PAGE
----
Sure, we can call anything "Frank Lloyd Wright"

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SDR
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Re: Sure, we can call anything "Frank Lloyd Wright"

Post by SDR »

Here's an example of something whose design integrity and originality are worthy of the term "Wrightian." Among other delights is the master suite in the "attic" space, feeling like what it is and also providing surveillance of much of what lies below, including the approach to the house.

The bold stonework, however, demonstrates by its absence what it is that makes Wright's characteristic masonry so masterful. The mason (and/or the architect) here has missed or ignored the fact that to be successful---to avoid looking like just a pile of rocks---there needs to be established a recognizable ground plane, from which the "lookout" stones protrude in one or two repeated increments of projection.

S

Roderick Grant
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Re: Sure, we can call anything "Frank Lloyd Wright"

Post by Roderick Grant »

I agree, the stonework is not FLW-like ... nor EF Jones-like. But that would not be my complaint; it's just that designer's specific choice. What I find distracting is the busyness of detailing. FLW's details evolved from the design of the house: they were one. Gilmore's is more like applique, tossing trim all over the place for no distinct reason. It is still an impressive opus, and could be edited with care, but as is, it might seem like living in an Escher fantasy world. (OK, that's an exaggeration, but you know what I mean.)

SDR
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Re: Sure, we can call anything "Frank Lloyd Wright"

Post by SDR »

Sure---a bit over-the-top, and overscaled to boot. I do like the concept of the kitchen and dining table overhead lighting, a sort of orthogonal spiderweb growing from the fabric of the house, a rebuke to the typical dangling-from-the-ceiling light fixture ?

Any decoration, even Wright's, can be said to contain or to consist of arbitrary choices; it's all a matter of degree, I think. Are Goetsch-Winckler or some other Usonians incomplete without the perfs or the articulated copper trim that were drawn for them ? An interesting question. My answer would be no: those elements are Wright's delightful and unique icing on his tasty cakes . . .

(Is there really something about a particular house design that calls for a patterned roof fascia, when a similar design for a different client does not ? Are not the perf designs mostly interchangeable, as opposed to being specific to the house they were drawn for ?

Could anyone deny that the architect's approach to each commission would quite naturally be based in part, and from beginning to end, on his perception of the client's purse ?)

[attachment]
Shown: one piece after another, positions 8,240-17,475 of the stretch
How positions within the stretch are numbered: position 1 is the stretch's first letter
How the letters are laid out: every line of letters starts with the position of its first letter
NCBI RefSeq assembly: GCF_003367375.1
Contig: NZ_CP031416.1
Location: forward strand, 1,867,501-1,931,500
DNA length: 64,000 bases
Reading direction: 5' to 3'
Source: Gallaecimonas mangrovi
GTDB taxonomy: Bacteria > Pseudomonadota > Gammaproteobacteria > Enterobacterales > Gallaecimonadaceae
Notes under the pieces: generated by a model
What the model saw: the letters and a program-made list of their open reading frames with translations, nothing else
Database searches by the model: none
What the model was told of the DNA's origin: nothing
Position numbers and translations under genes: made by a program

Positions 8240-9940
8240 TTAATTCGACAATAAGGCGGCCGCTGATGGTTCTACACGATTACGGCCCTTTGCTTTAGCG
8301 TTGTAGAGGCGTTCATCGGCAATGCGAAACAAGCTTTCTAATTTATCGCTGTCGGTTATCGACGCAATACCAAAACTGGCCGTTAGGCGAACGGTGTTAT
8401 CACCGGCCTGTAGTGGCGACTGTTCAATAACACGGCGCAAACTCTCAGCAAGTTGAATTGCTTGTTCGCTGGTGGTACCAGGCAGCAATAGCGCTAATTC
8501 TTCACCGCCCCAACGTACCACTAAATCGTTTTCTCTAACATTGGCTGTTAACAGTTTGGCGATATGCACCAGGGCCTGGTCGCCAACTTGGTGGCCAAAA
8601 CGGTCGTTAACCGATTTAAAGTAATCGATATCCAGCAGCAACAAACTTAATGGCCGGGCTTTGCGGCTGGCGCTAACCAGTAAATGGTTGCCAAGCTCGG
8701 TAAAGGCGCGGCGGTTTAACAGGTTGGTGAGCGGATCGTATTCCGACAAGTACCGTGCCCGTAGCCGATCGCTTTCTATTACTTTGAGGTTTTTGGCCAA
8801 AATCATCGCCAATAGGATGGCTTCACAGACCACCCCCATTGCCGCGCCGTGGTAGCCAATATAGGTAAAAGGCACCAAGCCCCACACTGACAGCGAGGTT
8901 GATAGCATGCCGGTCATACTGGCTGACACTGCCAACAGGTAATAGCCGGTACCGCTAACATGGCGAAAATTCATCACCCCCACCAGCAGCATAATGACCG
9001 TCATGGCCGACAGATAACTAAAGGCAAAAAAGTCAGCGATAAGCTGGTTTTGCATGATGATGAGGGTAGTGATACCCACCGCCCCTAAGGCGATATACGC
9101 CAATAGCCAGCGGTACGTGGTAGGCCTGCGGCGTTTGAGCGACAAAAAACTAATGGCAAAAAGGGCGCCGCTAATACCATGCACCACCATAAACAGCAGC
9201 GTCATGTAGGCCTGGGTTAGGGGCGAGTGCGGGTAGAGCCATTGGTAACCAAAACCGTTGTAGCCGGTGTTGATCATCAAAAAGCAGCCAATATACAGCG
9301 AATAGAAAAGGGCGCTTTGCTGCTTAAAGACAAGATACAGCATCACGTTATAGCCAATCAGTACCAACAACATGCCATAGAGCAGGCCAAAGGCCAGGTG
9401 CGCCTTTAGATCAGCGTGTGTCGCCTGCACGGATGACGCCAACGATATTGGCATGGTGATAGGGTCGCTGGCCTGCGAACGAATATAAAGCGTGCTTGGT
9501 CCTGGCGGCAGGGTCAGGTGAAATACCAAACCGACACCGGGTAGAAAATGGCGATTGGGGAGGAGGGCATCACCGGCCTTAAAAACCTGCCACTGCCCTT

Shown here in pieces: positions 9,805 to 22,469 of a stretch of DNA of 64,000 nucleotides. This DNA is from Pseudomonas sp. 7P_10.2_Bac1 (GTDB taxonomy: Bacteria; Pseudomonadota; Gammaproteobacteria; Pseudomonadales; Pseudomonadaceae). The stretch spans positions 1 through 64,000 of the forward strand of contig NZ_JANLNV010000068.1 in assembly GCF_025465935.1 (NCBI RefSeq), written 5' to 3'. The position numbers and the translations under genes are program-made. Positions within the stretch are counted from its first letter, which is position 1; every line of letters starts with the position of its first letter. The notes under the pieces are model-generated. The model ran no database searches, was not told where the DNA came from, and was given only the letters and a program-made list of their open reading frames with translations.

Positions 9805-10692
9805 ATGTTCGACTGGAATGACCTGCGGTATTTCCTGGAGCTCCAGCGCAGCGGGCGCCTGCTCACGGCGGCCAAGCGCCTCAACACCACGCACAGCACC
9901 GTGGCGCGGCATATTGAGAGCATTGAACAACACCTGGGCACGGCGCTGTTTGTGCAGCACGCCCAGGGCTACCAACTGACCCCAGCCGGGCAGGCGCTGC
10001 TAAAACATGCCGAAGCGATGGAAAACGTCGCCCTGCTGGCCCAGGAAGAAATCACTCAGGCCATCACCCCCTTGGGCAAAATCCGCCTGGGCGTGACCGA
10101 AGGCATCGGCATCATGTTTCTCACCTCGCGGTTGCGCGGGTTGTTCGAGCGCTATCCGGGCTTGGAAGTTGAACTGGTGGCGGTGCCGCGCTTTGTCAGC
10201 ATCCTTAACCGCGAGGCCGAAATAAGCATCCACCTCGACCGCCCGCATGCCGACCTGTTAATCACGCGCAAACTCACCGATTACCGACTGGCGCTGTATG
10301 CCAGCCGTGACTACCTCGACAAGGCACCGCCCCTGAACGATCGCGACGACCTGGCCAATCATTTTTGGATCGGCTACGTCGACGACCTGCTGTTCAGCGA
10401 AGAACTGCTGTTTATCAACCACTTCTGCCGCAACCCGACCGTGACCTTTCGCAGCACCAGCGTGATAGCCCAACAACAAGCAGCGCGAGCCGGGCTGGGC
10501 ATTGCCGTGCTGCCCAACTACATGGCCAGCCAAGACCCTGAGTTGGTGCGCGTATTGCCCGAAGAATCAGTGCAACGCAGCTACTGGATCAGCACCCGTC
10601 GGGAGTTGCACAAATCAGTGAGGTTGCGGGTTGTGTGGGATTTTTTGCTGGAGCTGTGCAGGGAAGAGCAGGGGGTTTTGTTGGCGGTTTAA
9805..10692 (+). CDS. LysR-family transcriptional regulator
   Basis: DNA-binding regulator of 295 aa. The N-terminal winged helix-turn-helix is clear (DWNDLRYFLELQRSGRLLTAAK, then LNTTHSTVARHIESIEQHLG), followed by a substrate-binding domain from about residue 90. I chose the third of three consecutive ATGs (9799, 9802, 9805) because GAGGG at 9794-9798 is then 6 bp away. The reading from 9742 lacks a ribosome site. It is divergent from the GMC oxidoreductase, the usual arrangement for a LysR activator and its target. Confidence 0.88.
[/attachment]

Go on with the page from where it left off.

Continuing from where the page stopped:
The Fay reference is apt here, for me; the design of this house could be said to be a horizontal answer to Fay's chronic (but not pathological !) verticality . . .

S


DavidC
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Re: Sure, we can call anything "Frank Lloyd Wright"

Post by DavidC »


DavidC
Posts: 8323
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Re: Sure, we can call anything "Frank Lloyd Wright"

Post by DavidC »



Roderick Grant
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Re: Sure, we can call anything "Frank Lloyd Wright"

Post by Roderick Grant »

The Healdsburg site is indeed serene. The house? Not so much.

Reidy
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Re: Sure, we can call anything "Frank Lloyd Wright"

Post by Reidy »

This would be a dangerous place to raise children, Once their heads got stuck in that woodwork you wouldn't be able to pry them out for days.

Paul Ringstrom
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Re: Sure, we can call anything "Frank Lloyd Wright"

Post by Paul Ringstrom »

The architect of this house claimed to have been inspired the FLW's Usonian homes.

https://fadlbadreddine.maxbroock.com/MI ... 51313-MIRC

My question is: "Does a plexiglass grand piano sound the same as a wood one?"
Owner of the G. Curtis Yelland House (1910), by Wm. Drummond

DavidC
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Re: Sure, we can call anything "Frank Lloyd Wright"

Post by DavidC »



DavidC
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Re: Sure, we can call anything "Frank Lloyd Wright"

Post by DavidC »

Who knew but, FLW "is regarded by some as the American founder of the Art Deco Movement":

Art Deco cat door stop black cast iron ~ Frank Lloyd Wright ~ new Hubley statue


David

Roderick Grant
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Joined: Wed Mar 29, 2006 7:48 am

Re: Sure, we can call anything "Frank Lloyd Wright"

Post by Roderick Grant »

The Conestoga House has some very interesting interiors. Not bad at all.

The "Offer to purchase" house is sort of Frank Lloyd Wright meets 21st Century upper middle-class Suburbia. Not bad, but not good, either.

The Art Deco Cat Doorstop makes me wonder ... not what FLW had to do with Art Deco, but what his attitude toward cats was. He loved farm animals, celebrated the Cow in his autobiography, but I cannot recall seeing him with an indoor pet of any kind. Olga had her dogs but that was after FLW was gone, wasn't it?

Reidy
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Joined: Fri Jan 07, 2005 3:30 pm
Location: Fremont CA

Re: Sure, we can call anything "Frank Lloyd Wright"

Post by Reidy »

Somewhere I read that Olgivanna hated cats after one of them caused the accident that killed her daughter and grandson.

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